Warm Weather-When the temperature changes, so does the likelihood of developing a migraine. Whether it’s a heat wave or a cold snap, the change can trigger a headache. Sunny, hot days are another common culprit. Rain or changes in barometric pressure also may lead to headaches. While you can’t change the weather, you can wear sunglasses on a bright day, minimise dehydration, and avoid midday sun
Strong Smells -Strong smells – even nice ones – trigger migraines in many people. Why this happens is unclear, but the odours may stimulate the nervous system. The most common culprits are paint, perfume, and certain types of flowers.
Hair Accessories—How you wear your hair can take a toll on your head. A tight ponytail may strain the connective tissue in the scalp, leading to a hairdo headache. Headbands, braids, and tight-fitting hats can create the same effect. If this is the cause of your headache, letting your hair down usually brings fast relief.
Strenuous Exercise– Strenuous exercise, including sex, can sometimes lead to headaches. Examples include jogger’s headache and sex headache. These types of headaches are most common in people who are susceptible to migraines.
Poor Posture–You don’t have to work up a sweat to build pressure in the head and neck muscles. Slouching at your desk will do the job, too. Common forms of poor posture include hunching your shoulders, using a chair with no lower-back support, staring at a monitor that is too low or too high, and cradling a phone between your ear and shoulder. If you have frequent tension headaches, take a good look at your workspace.
Cheese– A migraine trigger for some people is aged cheese, including blue cheese, cheddar, parmesan, and Swiss. The culprit may be a substance called tyramine. The longer a food ages, the more tyramine it contains.
Red Wine– Tyramine is also found in red wine and other alcoholic drinks. Other ingredients in wine may contribute to headaches as well. Because alcohol increases blood flow to the brain, the effects may be even more intense.
Processed Meats – Processed meats often contain tyramine, as well as food additives such as nitrites, which may trigger headaches in some people. Headaches caused by food additives are usually felt on both sides of the head (in contrast to a classic migraine, which strikes one side at a time).
Skipping Meals -Hunger headaches aren’t always obvious. If you skip a meal, your head could start to ache before you realise you’re hungry. The trouble is a dip in blood sugar. But don’t try to cure a hunger headache with a bar. Sweets cause blood sugar to spike and then drop even lower.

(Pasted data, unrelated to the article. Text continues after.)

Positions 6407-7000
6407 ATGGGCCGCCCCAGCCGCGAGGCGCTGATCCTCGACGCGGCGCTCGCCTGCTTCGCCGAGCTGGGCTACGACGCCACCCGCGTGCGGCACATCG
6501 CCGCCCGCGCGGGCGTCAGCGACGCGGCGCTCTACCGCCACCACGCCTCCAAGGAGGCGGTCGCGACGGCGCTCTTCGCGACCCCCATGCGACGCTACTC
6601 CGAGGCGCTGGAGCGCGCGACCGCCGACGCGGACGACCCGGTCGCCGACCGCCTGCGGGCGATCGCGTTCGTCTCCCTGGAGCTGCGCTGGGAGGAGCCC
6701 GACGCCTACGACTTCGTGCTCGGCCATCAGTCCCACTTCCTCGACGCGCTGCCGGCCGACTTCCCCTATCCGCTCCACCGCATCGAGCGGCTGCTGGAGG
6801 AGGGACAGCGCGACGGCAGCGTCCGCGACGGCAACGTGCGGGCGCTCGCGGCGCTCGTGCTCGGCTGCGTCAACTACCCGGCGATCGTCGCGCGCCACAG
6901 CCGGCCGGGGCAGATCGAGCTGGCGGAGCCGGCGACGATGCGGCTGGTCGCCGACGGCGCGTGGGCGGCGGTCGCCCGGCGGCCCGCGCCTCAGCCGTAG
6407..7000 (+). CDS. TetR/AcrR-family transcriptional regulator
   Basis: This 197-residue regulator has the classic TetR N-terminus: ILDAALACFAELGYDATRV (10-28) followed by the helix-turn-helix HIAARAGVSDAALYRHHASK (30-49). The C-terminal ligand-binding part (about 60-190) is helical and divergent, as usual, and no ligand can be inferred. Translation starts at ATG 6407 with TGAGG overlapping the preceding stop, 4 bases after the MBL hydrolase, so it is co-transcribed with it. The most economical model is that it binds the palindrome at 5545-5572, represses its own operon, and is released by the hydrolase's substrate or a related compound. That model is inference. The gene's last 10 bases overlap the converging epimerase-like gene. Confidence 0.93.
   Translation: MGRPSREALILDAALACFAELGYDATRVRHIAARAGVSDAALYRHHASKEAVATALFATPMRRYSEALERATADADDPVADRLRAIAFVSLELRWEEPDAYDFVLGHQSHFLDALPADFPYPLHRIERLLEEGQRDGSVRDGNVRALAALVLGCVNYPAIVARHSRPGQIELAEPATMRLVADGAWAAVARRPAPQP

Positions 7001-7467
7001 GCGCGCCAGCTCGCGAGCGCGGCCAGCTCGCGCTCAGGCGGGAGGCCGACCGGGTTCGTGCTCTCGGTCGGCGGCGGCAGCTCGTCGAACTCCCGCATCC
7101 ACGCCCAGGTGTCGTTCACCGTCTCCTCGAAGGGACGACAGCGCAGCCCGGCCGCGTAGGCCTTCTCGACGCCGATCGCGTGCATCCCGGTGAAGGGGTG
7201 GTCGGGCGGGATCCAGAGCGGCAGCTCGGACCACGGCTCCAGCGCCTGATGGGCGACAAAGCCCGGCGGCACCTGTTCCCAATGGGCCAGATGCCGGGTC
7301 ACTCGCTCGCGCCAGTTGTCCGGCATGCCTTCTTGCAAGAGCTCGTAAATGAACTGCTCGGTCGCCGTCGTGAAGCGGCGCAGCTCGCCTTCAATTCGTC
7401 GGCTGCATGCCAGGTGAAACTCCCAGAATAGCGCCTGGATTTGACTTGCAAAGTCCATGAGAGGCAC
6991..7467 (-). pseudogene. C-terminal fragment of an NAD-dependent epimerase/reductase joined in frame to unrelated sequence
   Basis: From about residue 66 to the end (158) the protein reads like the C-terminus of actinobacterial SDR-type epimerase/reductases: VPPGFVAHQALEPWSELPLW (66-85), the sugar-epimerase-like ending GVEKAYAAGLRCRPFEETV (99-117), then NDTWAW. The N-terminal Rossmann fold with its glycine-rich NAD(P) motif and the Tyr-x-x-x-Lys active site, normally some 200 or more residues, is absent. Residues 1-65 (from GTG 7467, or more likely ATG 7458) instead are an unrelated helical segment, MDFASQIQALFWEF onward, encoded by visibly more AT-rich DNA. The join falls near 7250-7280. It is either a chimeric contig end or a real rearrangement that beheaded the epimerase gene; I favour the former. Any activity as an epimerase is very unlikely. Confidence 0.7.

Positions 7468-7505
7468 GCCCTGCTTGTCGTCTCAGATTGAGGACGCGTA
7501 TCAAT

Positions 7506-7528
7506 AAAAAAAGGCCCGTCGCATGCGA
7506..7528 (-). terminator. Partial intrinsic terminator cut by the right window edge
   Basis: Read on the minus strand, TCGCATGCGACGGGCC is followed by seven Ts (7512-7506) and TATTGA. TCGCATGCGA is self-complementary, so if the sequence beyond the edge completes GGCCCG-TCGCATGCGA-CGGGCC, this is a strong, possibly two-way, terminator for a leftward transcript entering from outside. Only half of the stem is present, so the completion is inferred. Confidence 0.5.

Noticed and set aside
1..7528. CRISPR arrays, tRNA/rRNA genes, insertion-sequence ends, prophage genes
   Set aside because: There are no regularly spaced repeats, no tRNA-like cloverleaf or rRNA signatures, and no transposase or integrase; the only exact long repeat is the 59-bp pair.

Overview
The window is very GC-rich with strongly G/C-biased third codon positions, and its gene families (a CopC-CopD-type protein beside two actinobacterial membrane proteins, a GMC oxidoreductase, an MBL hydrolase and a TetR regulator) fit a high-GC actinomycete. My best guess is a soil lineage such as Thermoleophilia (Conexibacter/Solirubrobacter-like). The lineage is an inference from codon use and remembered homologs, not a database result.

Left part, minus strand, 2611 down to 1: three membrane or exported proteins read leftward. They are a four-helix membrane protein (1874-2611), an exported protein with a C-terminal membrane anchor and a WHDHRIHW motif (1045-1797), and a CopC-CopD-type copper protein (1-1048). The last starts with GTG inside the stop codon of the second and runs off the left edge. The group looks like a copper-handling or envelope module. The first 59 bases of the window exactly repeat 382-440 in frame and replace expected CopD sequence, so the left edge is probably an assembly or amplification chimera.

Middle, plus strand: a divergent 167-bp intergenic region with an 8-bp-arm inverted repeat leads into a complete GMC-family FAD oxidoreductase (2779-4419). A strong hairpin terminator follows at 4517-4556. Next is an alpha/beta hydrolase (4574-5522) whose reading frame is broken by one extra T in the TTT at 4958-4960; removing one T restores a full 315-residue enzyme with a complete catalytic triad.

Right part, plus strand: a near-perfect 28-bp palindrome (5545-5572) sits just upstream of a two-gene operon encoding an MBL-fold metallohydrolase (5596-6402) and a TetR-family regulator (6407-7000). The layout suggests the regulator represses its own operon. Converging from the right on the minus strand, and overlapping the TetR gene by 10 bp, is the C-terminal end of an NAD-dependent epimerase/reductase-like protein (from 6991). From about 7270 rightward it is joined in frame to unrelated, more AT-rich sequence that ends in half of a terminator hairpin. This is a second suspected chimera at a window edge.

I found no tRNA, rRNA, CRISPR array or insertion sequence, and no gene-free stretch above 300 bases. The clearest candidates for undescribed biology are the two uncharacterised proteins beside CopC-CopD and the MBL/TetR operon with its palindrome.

Caffeine– In moderation, caffeine is often beneficial – in fact, it’s found in many headache medications. But chain-chugging coffee can be a cause of headaches. And, if you’re hooked on caffeine, cutting back abruptly may only make things worse. Caffeine withdrawal is another headache trigger.
Smoking -Smoking is known to trigger headaches – and not just in the person holding the cigarette. Second-hand smoke contains nicotine, which causes blood vessels in the brain to narrow. Giving up cigarettes or reducing exposure to second-hand smoke appears especially helpful to patients with cluster headaches. These are extremely painful one-sided headaches that can also cause eye and nose symptoms.
Headache Solution: Identify Triggers
If you can identify your most common triggers, you may be able to cut off headaches before they start. The best way to accomplish this is through a headache diary. Keep a daily log of foods you eat, stressful events, weather changes, and physical activity. Whenever you have a headache, record the time it starts and stops. This will help you find patterns, so you can try to avoid your personal triggers.
When to See a Doctor
Any new headache that is unusually severe or lasts more than a couple of days should be checked by a doctor. It’s also important to let your health care provider know if the pattern of your headaches changes — for example, if there are new triggers. If you have a headache accompanied by vision changes, movement problems, confusion, seizure, fever, or stiff neck, seek emergency medical care.